Sandy Hook Parent: 'Just Trying To Survive The Day'
ROBERT SIEGEL, HOST:
Well, joining us now is Melissa Makris, whose 10-year-old son Philip is a student at Sandy Hook Elementary. He's all right, and Ms. Makris is on the phone. How did you hear about this today?
MELISSA MAKRIS: I was actually doing some Christmas shopping at the mall and my husband had called me saying that he had heard that there was a shooting in Sandy Hook. And I hopped in the car and he hopped in the car and we headed back to town. And were very, very unaware of the magnitude of what we were walking into, but we knew that we obviously needed to get to our son's school.
SIEGEL: Well, let's fast forward to the point when you actually got to your son. What did he describe to you? What was his morning like?
MAKRIS: Well, he was at gym class and he said that he heard loud noises, loud voices. He heard snapping, is what he described, because, of course, he's never heard a gun. And he said that the gym teachers scooted them right away from the doors and into a corner and they had to sit there very, very quietly. And some policemen came in and said that they were going to get out of the building and they needed to run and they needed to run fast to the fire station. And he said that's exactly what he did.
SIEGEL: And how is he? I mean, this is something that one would hope never to live through, least of all at age 10. How is he handling it?
MAKRIS: You know, he was, of course, very scared. But he, at this point, we have not told him the magnitude of what has happened at his school. One of his most beloved teachers was shot and we're still awaiting on how she is. He adored the principal. It's a place that he loved.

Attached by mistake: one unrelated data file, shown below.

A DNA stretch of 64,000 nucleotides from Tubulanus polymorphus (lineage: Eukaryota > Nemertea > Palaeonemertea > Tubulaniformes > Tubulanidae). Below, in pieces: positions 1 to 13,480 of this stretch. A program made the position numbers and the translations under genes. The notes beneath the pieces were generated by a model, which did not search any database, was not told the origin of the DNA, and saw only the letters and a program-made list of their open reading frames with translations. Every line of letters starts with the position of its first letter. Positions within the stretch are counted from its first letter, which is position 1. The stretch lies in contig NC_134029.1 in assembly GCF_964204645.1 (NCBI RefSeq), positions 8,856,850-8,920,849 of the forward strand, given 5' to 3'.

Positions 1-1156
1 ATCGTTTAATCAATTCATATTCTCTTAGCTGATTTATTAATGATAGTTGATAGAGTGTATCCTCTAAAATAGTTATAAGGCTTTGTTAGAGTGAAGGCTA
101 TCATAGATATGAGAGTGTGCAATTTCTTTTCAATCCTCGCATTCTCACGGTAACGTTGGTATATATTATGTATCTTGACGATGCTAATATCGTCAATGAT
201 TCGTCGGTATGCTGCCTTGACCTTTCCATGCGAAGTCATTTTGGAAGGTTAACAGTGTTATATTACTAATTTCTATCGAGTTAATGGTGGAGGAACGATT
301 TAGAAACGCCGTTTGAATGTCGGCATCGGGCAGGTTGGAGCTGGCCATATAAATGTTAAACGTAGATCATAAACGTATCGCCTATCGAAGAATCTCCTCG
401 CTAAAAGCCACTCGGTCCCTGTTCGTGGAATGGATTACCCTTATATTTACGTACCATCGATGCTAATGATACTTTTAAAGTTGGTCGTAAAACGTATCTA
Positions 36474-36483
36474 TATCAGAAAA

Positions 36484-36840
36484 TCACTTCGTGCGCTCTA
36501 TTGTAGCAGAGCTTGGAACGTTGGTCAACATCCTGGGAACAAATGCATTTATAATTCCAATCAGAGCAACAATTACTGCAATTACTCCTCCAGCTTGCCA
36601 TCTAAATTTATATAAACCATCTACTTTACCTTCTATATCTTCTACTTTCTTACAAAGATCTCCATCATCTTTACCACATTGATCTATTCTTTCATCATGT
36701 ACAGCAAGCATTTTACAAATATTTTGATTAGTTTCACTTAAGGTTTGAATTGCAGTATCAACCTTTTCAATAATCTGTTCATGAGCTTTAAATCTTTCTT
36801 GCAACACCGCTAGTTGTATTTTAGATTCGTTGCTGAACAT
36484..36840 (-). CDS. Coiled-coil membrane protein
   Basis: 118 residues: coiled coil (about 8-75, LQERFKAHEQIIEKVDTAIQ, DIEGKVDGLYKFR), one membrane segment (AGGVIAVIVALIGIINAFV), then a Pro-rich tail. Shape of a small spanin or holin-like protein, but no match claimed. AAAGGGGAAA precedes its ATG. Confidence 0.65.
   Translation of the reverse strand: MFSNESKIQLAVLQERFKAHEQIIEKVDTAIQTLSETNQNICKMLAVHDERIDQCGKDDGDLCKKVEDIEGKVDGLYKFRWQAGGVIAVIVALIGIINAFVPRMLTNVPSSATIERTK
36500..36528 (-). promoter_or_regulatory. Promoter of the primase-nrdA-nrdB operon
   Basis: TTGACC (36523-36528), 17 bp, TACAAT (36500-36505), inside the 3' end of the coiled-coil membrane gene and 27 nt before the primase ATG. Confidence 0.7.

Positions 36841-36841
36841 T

SIEGEL: And the principal was also shot.
MAKRIS: Absolutely. So, we're just - he's with friends right now watching a movie and just kind of be together. But we need to sit him down tomorrow or the next day and let him know that some really bad things happened at his school. But he felt very safe at the firehouse. His teacher did a phenomenal job making him feel safe and he's been with us all day. So, you know, he thought it was kind of cool to see a SWAT team. So, you know, from a 10-year-old's point of view, he knew he was OK and that he was safe, but he doesn't understand what has really happened.
SIEGEL: And just briefly, have you spoken with other parents to try to coordinate some kind of strategy for dealing with this with your children?
MAKRIS: You know, we're all kind of just crying because now we're learning about families right in our neighborhood that have lost their children. So, we're just kind of trying to survive the day and just hug our kids a lot and then we'll figure out how to cope and recover and walk them through this very, very scary journey.
SIEGEL: Well, Ms. Makris, thank you very much for talking with us, finding time to speak with us.
MAKRIS: Oh, it was my pleasure, Robert. Thank you very much.
SIEGEL: You betcha. It's Melissa Makris. Her son Philip, 10 years old, was a student who, as you heard, was in gym class at Sandy Hook Elementary School when all this began.
NPR transcripts are created on a rush deadline by a contractor for NPR, and accuracy and availability may vary. This text may not be in its final form and may be updated or revised in the future. Please be aware that the authoritative record of NPR's programming is the audio.